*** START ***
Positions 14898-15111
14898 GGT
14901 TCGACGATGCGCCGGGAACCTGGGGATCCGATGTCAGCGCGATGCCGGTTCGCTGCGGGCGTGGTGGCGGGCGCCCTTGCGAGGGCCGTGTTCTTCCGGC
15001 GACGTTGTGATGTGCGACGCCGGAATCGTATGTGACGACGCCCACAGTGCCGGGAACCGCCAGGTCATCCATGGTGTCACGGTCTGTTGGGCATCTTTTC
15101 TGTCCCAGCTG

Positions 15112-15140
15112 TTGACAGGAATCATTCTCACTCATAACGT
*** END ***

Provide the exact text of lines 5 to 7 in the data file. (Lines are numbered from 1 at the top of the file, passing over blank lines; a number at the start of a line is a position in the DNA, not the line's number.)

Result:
15101 TGTCCCAGCTG

Positions 15112-15140
15112 TTGACAGGAATCATTCTCACTCATAACGT